Hong Kong to suspend high-speed rail service in bid to halt spread of coronavirus

Hong Kong's Chief Executive Carrie Lam during a press conference in Hong Kong on Jan 28, 2020. PHOTO: AFP
The high-speed rail service between Hong Kong and mainland China will be suspended from Jan 30, 2020. PHOTO: EPA-EFE

HONG KONG (REUTERS) - Hong Kong leader Carrie Lam announced plans on Tuesday (Jan 28) to suspend high-speed rail and ferry links with mainland China as the global financial hub scrambles to limit the spread of a new coronavirus.

More than 100 people have died from the flu-like virus, which emerged in China's central city of Wuhan in December, with the number of confirmed cases at 4,515 by Monday, up from 2,835 the previous day, health authorities have said.

High-speed rail services will be suspended from midnight on Thursday, Lam said, adding that the number of flights to mainland China would also be halved and personal travel permits for mainland Chinese to the city would be suspended.

"I thank the central government for supporting our work in this aspect (suspending cross-border transport) and the relevant mainland ministries and commissions for co-operating with us," she told a news conference.

Speaking just days after she announced a virus emergency, Lam, wearing a green mask, also urged Hong Kong residents to return from the mainland as soon as possible and quarantine themselves at home for 14 days.

With Hong Kong financial markets set to reopen on Wednesday after the Chinese New Year holiday, Lam was flanked at the news conference by the city's health secretary, Sophia Chan, and its commerce secretary, Edward Yau, both also wearing masks.

Chan said the former British colony had eight confirmed infections, while 100 patients were in quarantine.

Beijing-backed Lam defended her decision not to close the entire border, saying such a move would prevent the return home of Hong Kong people, some of whom commute daily.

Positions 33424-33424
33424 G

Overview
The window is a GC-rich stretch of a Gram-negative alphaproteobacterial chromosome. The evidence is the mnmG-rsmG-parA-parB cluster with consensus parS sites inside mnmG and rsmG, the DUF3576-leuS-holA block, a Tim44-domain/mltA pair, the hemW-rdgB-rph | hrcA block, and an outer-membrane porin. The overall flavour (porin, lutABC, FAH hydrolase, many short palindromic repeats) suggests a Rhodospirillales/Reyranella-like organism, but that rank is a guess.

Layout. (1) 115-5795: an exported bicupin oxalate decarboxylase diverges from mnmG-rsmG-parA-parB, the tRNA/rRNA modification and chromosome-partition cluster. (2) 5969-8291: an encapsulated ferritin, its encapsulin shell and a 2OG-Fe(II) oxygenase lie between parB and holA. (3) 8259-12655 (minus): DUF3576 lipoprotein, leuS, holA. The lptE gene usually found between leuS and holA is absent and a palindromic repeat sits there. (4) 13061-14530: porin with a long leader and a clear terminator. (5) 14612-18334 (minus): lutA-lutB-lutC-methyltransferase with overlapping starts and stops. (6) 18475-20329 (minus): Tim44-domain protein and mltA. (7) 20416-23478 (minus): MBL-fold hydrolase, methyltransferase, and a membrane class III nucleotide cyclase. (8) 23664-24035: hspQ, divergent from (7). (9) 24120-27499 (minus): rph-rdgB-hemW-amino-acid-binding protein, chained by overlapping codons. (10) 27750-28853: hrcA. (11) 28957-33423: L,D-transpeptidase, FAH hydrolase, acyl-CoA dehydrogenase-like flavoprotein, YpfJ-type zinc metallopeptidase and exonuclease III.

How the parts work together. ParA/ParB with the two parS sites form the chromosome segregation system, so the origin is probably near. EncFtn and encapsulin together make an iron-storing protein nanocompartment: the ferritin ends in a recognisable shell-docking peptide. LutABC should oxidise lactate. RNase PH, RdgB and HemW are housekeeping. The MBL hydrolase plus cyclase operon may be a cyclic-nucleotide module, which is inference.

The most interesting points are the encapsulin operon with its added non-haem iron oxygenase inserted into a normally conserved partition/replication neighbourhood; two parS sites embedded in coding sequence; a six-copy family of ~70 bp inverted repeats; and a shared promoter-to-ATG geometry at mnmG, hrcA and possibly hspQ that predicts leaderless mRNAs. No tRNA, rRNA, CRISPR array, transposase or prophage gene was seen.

A union of hospital workers, the Hospital Authority Employees Alliance, gave the government until Tuesday to heed its demands, which include barring entry from mainland China, before it plans to go on strike.

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The government had failed to contain the spread of the disease, a rights group, the Civil Human Rights Front, and democracy activists said in a joint statement, reiterating calls to close the border.

"Citizens have to start fending for themselves as the government has been extremely slow to respond to demands and requests, implementing problematic anti-epidemic measures," they said.

"The Civil Human Rights Front and all Hong Kong people are requesting the Hong Kong ... government to close off borders to fight the epidemic at its source!" Hong Kong's security secretary John Lee said the government would relocate resources to all border checkpoints to strengthen controls against the outbreak.

The coronavirus has rattled global markets and unnerved residents of Hong Kong, still haunted by memories of the Severe Acute Respiratory Syndrome (Sars) that killed nearly 300 people in the city in 2003.

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